The route continued on towards Canary Wharf, past the whiff of Billingsgate Fish Market. We wound our way around Canary Wharf, past all the skyscrapers of the city, enjoying some music from a local band. I continued to run well, not truly believing the pace showing on my watch as I’d had GPS problems at the start. There had been a couple of drinks stations by this point if you so wanted and sweets were plentiful on offer from the spectators.
During the loop back from Canary Wharf towards Tower Bridge, we hit a long stretch of running over cobblestones which was tough and led to a slight reduction in pace.
Around mile 7, brought us back to the familiar point of Tower Bridge and where we crossed over the river to continue with the second half of the run south of the river passing through Southwark, Lewisham, Bermondsey, Southwark and on towards the finishing point at Greenwich. We were welcomed by Steel bands and Reggae singers, all helping to create the carnival vibe as the organisers intended.
It was around mile 9 that I started to flag a bit. Up until this point I had been running well, with some splits faster than I usually ran and I found my mind started to wander a bit and I began to lose focus. With a quick look at the watch and a few mental calculations in my head, I realised that if I carried on at the rate I had been running at, I would be on for a good PB. I gave myself a bit of a telling off, sunk another gel, retained focus and picked up momentum again.
As I neared the end of the race, crowd presence picked up again and helped to push us on. As we ran the last mile, the crowds were several deep, apparently my family were here but I didn’t see them as it was so busy. The finish line approached by the Cutty Sark and I managed a sprint finish through the end. And I’d done it! I finished in 1 hour 47 minutes – my 5th half marathon since May last year and my 5th PB!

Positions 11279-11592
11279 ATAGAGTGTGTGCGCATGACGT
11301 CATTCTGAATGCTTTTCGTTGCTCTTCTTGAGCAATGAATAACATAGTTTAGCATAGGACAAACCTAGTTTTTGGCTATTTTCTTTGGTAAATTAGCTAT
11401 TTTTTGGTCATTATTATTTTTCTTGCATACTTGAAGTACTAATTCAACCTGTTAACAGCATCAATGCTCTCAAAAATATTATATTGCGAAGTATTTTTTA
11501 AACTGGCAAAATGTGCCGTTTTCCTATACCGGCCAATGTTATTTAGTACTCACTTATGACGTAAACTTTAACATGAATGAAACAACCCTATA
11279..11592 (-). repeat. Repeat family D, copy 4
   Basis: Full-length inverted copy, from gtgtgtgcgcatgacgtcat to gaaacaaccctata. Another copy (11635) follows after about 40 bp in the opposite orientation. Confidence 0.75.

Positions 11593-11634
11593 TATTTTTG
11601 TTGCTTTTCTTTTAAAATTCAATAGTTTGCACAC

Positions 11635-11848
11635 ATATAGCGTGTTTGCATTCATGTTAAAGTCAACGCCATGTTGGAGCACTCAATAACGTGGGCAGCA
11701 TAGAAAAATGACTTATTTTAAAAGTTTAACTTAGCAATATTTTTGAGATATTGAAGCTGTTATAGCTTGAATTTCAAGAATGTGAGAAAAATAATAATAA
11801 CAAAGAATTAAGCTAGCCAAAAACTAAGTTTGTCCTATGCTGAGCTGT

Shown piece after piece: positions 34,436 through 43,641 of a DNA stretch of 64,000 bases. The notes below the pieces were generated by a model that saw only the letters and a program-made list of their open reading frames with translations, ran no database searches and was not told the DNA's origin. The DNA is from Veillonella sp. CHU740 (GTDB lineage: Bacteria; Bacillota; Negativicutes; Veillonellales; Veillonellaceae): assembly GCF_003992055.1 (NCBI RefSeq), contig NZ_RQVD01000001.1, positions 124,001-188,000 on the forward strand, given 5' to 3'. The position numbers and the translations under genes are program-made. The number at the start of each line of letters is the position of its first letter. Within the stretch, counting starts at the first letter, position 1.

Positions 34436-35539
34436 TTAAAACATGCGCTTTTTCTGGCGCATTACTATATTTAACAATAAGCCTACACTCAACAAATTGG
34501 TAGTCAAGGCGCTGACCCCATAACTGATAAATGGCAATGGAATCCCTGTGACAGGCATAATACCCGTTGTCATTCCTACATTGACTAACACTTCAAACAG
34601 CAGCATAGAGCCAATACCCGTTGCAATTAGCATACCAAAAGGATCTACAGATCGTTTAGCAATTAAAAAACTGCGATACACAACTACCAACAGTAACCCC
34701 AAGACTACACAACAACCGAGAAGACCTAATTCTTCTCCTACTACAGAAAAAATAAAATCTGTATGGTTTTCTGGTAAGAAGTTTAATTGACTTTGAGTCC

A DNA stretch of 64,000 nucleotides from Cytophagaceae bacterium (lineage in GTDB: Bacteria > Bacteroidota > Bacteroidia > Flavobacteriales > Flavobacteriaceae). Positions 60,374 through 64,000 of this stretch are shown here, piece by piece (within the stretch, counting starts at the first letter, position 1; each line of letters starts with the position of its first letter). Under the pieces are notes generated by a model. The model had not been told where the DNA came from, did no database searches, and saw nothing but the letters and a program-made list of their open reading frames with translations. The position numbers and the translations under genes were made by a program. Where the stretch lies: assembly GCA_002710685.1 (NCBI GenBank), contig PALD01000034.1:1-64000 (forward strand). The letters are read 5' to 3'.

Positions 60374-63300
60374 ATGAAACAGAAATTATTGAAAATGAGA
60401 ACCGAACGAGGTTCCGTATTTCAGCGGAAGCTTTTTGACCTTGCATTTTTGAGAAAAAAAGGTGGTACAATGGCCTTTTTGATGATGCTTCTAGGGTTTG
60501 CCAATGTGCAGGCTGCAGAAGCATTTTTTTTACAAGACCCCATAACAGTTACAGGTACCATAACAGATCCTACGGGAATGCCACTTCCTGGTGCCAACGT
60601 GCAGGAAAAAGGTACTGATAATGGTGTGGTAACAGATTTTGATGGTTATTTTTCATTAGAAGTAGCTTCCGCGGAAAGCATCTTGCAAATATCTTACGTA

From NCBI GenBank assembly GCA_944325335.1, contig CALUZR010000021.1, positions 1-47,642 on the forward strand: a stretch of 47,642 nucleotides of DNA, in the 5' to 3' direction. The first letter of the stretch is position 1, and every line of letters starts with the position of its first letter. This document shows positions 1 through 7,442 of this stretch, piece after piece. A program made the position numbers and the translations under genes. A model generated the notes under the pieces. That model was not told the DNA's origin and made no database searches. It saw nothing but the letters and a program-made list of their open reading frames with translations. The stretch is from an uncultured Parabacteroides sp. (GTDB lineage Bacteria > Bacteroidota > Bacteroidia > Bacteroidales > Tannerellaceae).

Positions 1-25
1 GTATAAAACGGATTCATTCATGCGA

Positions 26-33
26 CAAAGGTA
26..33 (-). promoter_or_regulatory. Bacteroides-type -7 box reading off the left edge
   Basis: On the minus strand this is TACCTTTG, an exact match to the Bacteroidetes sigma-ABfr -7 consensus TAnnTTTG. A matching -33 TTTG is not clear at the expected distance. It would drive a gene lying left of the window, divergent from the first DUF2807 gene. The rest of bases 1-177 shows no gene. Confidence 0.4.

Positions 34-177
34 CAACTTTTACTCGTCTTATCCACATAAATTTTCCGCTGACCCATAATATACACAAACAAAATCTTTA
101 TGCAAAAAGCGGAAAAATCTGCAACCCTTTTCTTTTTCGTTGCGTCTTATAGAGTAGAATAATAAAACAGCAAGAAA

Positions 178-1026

On completion, we were given foil blankets, a rather heavy goody bag containing 3 drinks and a dodgy tasting cereal bar, a t-shirt and of course a medal.
We were then funneled through to the bag collection area and on towards the festival which seemed to take forever to reach. On reaching the festival, I was met by family and my daughter (once she had pinched my medal and seen what goodies she could take from my bag) wanted to enjoy the attractions at the festival which included a big wheel, a boxing ring and basketball – all free and laid on by local organisations.
My sister and brother-in-law were also running the race, so we waited for them to finish and then we headed back to Canary Wharf on the DLR to enjoy a nice well-earnt family lunch before we returned back to the hotel to collect our luggage and then made the journey back home.
After failing to get a place in VLM for the 6th year in a row, I was hoping this might be the nearest I was going to get to experiencing the London running experience and The Big Half didn’t fail me. The event was well organised, everyone was buzzing, the crowd support was amazing, with lots of local bands, choirs, DJ’s singing and playing music the whole way along the route. It certainly captured the community spirit as intended. I will definitely try to get back next year in The Big Half and maybe next year might be my lucky year with the ballot………
Some interesting stats:
I finished 2957th out of 11504 finishers (I think a lot of people couldn’t make it because of the snow).
I was 619th woman out of 5097 and 77th out of 857 in my division.
Over the 1st half of the race, I passed 1154 other runners and 63 passed me.
I had just passed mile 5 when Sir Mo finished his race. (Edit: But Claire did give Mo a substantial head start!)